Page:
[26] Shoemaker et al. [1968] suggested that observed differences in crater densities between Tycho ejecta and “smooth deposits” (interpreted to be impact melt ponds) resulted from the formation of self-secondary craters on the ejecta prior to the emplacement of the smooth deposits. They pointed out that obvious self-secondary craters are also present at the Sedan test site and are concentrated just outside the crater rim. Plescia et al. [2010] also reported a nonuniform distribution of craters on the Giordano Bruno ejecta blanket that may be indicative of a population of self-secondary craters. CSFDs with steeper slopes than the production function might also be due to self-secondary craters at Cone and South Ray craters [Plescia and Robinson, 2011], as well as at Giordano Bruno [Plescia et al., 2010]. Craters on the ejecta blanket of Giordano Bruno that do not have pristine morphologies, lack ejecta blankets, and hence may be partly covered by continuous ejecta deposits and/or discrete ejecta blocks, were interpreted as self-secondary craters [Plescia et al., 2010]. Similar to Shoemaker et al. [1968], Plescia et al. [2010], and Plescia and Robinson [2011] proposed that such craters might have formed from self-secondary impacts when blocks from the primary crater were ejected in near-vertical high-velocity trajectories to such high altitudes that their fallback time was greater than the emplacement of most of the primary ejecta material, including the melt ponds. However, Oberbeck and Morrison [1976] argued that deposits near Tycho crater only show few secondary craters, while at greater distances subdued secondary craters were observed on the continuous ejecta blanket. According to Oberbeck and Morrison [1976], these craters were partly filled by debris surge deposits emplaced after secondary crater formation. Oberbeck and Morrison [1976] proposed that the sequence of secondary cratering followed by mantling with a debris surge is characteristic for all Tycho ejecta deposits. If this is the case, it seems unlikely that small-scale self-secondary craters with sizes relevant for our crater counts on NAC images survived this debris surge. Significant self-secondary cratering at Copernicus and Tycho is also not supported by our crater counts because the continuous ejecta data do not show strong deviations indicative of a large population of secondary craters when fitted with the lunar production function of Neukum et al. [2001].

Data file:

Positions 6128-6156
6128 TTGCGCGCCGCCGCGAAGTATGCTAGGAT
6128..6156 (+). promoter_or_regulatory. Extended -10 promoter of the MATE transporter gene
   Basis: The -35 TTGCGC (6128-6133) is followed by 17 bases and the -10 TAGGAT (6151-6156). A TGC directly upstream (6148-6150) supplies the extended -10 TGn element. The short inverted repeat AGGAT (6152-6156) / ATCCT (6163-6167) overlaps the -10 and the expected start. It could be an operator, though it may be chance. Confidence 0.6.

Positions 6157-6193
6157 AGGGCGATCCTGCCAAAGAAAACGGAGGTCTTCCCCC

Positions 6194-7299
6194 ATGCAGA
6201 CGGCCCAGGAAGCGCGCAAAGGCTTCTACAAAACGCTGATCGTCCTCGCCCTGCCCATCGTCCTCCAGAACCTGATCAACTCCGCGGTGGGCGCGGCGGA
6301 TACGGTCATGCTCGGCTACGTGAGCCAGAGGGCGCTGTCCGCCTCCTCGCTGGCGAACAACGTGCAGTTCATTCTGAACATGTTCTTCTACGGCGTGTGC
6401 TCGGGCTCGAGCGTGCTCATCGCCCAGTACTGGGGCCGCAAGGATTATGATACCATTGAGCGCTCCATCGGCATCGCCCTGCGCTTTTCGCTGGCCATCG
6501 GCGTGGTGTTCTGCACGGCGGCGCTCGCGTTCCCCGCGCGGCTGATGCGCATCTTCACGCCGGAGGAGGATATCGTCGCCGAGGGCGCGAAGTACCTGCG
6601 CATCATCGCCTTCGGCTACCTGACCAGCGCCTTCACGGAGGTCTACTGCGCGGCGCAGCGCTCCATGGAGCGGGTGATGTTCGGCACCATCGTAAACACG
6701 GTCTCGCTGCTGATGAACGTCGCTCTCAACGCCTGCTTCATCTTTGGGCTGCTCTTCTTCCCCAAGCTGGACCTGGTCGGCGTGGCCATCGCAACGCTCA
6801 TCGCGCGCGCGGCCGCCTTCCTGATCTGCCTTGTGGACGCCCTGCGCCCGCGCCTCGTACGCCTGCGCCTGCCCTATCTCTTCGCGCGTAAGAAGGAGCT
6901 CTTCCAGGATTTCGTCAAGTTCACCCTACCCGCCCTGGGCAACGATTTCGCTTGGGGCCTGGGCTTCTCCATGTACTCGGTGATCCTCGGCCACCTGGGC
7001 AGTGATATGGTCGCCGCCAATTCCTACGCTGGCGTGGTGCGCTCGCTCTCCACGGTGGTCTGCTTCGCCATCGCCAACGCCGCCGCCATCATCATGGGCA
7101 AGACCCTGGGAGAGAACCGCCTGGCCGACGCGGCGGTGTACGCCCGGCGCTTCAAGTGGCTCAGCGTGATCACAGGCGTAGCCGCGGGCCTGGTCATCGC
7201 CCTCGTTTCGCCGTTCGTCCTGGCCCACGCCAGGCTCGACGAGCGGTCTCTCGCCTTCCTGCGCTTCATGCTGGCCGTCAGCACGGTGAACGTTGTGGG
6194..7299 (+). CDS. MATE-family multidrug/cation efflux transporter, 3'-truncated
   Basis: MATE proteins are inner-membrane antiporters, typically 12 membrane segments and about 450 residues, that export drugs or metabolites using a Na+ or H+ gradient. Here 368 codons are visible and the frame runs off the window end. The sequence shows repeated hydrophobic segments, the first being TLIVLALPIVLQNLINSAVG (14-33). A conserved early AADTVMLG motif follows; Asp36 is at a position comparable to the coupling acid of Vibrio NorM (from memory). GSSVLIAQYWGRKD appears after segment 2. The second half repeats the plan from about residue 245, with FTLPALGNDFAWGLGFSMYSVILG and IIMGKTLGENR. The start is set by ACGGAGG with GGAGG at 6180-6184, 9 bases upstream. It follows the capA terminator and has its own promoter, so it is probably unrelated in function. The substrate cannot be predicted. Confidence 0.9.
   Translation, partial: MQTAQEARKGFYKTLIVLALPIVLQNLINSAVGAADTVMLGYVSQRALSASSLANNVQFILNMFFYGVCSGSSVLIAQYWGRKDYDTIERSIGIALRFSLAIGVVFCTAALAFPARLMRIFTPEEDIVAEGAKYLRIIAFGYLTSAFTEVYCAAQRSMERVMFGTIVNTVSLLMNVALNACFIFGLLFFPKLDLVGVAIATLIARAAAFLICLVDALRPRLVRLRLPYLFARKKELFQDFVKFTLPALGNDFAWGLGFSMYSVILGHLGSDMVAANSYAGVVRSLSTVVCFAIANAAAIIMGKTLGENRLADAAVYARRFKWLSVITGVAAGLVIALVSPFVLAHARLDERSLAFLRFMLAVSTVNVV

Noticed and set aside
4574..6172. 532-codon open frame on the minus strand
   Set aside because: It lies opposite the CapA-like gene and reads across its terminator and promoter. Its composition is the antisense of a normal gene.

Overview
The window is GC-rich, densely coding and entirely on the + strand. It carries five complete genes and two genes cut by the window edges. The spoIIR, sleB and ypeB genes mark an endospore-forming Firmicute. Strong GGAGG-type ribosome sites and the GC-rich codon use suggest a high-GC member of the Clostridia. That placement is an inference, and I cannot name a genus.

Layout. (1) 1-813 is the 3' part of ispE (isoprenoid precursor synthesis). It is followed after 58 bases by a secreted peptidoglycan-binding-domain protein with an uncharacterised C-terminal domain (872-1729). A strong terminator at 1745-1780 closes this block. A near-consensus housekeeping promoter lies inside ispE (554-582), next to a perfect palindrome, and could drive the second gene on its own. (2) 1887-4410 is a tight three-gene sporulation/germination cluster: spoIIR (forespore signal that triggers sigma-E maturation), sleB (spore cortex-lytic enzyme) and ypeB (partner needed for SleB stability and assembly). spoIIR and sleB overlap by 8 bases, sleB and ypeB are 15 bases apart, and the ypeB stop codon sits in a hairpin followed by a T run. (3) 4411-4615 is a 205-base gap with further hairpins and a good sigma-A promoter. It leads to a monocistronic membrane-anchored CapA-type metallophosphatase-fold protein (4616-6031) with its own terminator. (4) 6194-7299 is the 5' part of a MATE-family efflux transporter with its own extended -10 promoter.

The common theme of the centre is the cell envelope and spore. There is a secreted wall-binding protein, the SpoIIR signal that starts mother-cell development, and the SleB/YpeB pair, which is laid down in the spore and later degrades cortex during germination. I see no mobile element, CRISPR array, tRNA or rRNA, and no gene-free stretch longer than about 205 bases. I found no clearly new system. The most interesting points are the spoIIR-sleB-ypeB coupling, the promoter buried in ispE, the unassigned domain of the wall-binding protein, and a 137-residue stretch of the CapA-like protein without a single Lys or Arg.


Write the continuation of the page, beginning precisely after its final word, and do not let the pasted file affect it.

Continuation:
[27] Small-diameter secondary craters from subsequent nearby impacts are also negligible, because the crater counts on NAC, TC, and WAC images are reasonably well fitted with one isochron over a wide diameter range. The absence of close-by young impact craters large enough to produce a significant number of secondary craters on the ejecta blanket supports our interpretation, at least for Tycho. For Copernicus we avoided areas with obvious secondary craters from Kepler and Aristarchus.

[28] The material properties of the target are one of the factors that affect the final diameter of an impact crater [e.g., Holsapple and Schmidt, 1982; Holsapple, 1993; Ivanov and Hartmann, 2007; Ivanov, 2008; Wünnemann et al., 2011; Le Feuvre and Wieczorek, 2011]. In general, for impactors with the same characteristics, stronger targets will yield smaller craters than weaker targets, whereas more porous targets yield smaller craters relative to less porous targets [e.g., Wünnemann et al., 2011]. This effect can be quite significant, leading to differences in crater diameters, for example, on the order of 50 m for craters less than 100 m in diameter in models presented by Dundas et al. [2010] to explain differences in CSFDs on two different surface types on young Martian lava flows. Thus, target strength can have a significant effect on resulting absolute model ages, such that geologically contemporaneous units appear to have formed at different times. At lunar impact craters, CSFDs on weaker but more porous ejecta deposits give higher AMAs than those measured on stronger but more competent impact melt deposits (this work, van der Bogert et al. [2010], and Ashley et al. [2011]). For example, van der Bogert et al. [2010] calculated a 70 Ma difference in model ages for a simple comparison postulating a 20% difference in crater diameters between the two units at Jackson crater.

[29] Because work is still underway to understand the possible effects of self-secondary cratering and target properties on CSFDs, we use the CSFDs we derived from the continuous ejecta blanket for comparison with previous studies, which also made measurements on ejecta units. Traditionally, the ejecta blankets of major impact events have been considered as stratigraphic marker horizons, e.g., Nectaris, Imbrium, Copernicus, and Eratosthenes [e.g., Wilhelms, 1987]. In addition, for the calibration of the lunar impact chronology, crater size-frequency distributions of discrete ejecta blankets have often been correlated with the returned samples of various landing sites, e.g., the ejecta blanket of North Ray crater with exposure ages of Apollo 16, or the Copernicus ray with the exposure ages of Apollo 12 samples. For this reason, we compare our ages of the studied ejecta blankets, rather than for other types of units, to the exposure ages of the Apollo samples.